The radio isn't playing many women either. This week's Billboard Hot R&B/hip-hop singles chart features no women in its top 50 — except for Rihanna, who appears as a guest feature on Kendrick Lamar's "Loyalty."

So that's everything she got right in that interview. Her comments on colorism, though, even if they weren't only about her experiences within the music industry, were genuinely unnerving.

The singer, who has a Zimbabwean father and Danish mother, says she began feeling alienation from the "black community" as a student in school. Tinashe explained:

"There's colourism involved in the black community, which is very apparent," she says carefully. 'It's about trying to find a balance where I'm a mixed woman, and sometimes I feel like I don't fully fit into the black community; they don't fully accept me, even though I see myself as a black woman. That disconnect is confusing sometimes.' A shrug. "I am what I am."

Now, Tinashe's feelings on her identity are real and should not be dismissed. But it's important to understand that what she experienced is not colorism. Colorism — like racism, sexism and homophobia — is a systemic issue that oppresses those who are darker-skinned and gives privilege to those who are lighter-skinned.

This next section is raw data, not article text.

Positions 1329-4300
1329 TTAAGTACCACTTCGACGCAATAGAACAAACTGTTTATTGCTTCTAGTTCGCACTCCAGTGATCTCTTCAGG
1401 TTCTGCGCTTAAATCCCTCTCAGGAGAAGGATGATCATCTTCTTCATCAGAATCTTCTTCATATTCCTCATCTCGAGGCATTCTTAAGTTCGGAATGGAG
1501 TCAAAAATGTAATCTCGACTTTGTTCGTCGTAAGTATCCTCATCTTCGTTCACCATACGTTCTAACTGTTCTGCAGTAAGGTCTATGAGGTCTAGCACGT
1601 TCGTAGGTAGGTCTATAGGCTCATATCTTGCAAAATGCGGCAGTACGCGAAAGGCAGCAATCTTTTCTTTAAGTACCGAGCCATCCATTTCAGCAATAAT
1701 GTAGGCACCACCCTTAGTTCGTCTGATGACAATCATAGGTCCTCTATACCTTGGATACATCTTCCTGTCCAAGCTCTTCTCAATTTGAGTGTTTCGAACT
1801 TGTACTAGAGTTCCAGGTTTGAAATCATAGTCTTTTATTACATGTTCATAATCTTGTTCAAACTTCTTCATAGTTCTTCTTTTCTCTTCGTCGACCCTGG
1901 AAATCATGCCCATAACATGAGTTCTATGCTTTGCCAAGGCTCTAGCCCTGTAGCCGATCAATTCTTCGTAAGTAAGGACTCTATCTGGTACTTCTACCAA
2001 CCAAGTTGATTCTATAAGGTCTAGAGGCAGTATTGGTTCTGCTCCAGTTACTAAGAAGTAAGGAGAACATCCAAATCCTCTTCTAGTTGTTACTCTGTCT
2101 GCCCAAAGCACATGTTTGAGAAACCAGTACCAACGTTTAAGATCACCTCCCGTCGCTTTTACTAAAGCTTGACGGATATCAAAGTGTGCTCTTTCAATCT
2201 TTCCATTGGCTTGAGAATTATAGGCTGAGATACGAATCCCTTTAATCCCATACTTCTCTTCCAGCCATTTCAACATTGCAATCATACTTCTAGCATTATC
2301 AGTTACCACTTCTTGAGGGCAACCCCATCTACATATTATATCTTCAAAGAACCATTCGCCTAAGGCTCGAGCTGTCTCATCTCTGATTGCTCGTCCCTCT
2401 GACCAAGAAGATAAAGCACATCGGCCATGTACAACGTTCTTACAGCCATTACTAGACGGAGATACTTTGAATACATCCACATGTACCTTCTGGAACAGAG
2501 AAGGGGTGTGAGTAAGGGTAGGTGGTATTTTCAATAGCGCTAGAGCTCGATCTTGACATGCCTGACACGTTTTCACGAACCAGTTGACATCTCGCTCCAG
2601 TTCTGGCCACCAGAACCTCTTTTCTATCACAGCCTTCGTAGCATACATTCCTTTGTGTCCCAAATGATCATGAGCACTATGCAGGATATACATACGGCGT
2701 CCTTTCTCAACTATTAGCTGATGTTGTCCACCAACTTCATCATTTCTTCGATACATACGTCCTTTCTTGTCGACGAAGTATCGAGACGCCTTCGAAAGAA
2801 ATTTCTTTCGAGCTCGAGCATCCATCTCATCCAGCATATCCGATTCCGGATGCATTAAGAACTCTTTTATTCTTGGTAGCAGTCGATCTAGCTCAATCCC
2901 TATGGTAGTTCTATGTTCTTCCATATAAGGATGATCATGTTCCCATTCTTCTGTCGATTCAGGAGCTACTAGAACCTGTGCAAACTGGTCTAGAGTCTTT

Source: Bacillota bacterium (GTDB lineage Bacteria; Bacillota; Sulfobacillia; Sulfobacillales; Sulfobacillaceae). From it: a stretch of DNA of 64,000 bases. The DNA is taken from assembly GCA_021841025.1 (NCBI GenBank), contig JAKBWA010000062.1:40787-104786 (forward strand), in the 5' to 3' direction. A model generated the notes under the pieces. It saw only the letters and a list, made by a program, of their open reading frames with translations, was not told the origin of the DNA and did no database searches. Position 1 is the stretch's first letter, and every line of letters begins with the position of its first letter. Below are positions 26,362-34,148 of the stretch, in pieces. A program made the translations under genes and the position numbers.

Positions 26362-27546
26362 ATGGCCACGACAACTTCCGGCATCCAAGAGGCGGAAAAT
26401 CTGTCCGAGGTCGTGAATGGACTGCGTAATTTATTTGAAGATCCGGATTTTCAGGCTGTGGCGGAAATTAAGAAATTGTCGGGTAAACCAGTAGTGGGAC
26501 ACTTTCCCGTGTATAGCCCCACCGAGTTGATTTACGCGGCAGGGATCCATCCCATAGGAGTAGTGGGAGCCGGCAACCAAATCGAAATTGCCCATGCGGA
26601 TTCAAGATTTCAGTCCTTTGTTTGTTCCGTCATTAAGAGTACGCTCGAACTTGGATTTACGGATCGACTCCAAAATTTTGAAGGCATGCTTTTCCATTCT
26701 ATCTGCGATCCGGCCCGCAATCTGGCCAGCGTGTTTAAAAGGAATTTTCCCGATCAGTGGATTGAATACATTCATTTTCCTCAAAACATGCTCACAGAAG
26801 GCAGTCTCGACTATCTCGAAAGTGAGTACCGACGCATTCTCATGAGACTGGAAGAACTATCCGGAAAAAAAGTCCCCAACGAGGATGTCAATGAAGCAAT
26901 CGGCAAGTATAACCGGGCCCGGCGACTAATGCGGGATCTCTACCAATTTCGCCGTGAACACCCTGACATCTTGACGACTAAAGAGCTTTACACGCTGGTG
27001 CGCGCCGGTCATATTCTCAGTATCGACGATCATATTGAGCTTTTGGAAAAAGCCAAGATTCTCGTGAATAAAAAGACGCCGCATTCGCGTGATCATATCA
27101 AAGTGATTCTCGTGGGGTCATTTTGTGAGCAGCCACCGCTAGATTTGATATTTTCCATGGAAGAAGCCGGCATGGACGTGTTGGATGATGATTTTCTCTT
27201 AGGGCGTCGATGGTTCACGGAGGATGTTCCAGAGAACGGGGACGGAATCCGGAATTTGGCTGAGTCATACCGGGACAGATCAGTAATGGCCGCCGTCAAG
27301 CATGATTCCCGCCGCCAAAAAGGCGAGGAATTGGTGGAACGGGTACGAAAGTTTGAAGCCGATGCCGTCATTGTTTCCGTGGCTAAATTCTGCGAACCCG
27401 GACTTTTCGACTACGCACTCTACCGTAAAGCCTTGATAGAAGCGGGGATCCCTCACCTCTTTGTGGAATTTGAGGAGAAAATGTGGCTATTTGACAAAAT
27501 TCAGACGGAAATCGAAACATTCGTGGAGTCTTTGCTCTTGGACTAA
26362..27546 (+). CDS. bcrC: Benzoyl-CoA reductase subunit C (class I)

A person's skin color can mean more resources, power and access for some and less for others, even if they're of the same race. This structural bias manifests in many forms: how one's intelligence is viewed in job interviews, how likely it is a girl may be suspended from school or how the complexions of darker-skinned celebrities are lightened on mainstream magazine covers.

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What Tinashe is describing is the common friction and division that occurs within the black community as a result of colorism. Because lighter-skin people have privilege, some darker-skinned people resent them for it. This can turn into teasing, bullying, alienation or violence toward lighter-skinned people. Writer Diamond Durant, a light-skinned black woman, wrote about this issue for the Huffington Post in 2016:

The girls I went to school with growing up didn't like me. I never blamed them though. It wasn’t their fault rather what they were taught, maybe by their parents and then from their grandparents and then their grandparent[s'] parents. They were programmed to believe that my black was beautiful and their's wasn't.

In her talk with The Guardian, Tinashe recalled facing similar situations when she was growing up, saying that her biracial background was "another example of why I was different." But as traumatic as feeling that way can be, it doesn't excuse her for making a generalization that the black community does not accept her.

At the very least, these comments have highlighted two issues that deserve more attention and action. Sexism in the music industry is a problem that many other female artists have spoken out about before, but changes aren't being made quickly enough. And we need to have more honest conversations about the history of privilege for lighter-skinned and mixed-raced people in America, especially since the population is expected to become significantly more mixed race by 2050. These are topics that merit serious thought and discussion and shouldn't fall by the wayside once Tinashe's name stops trending.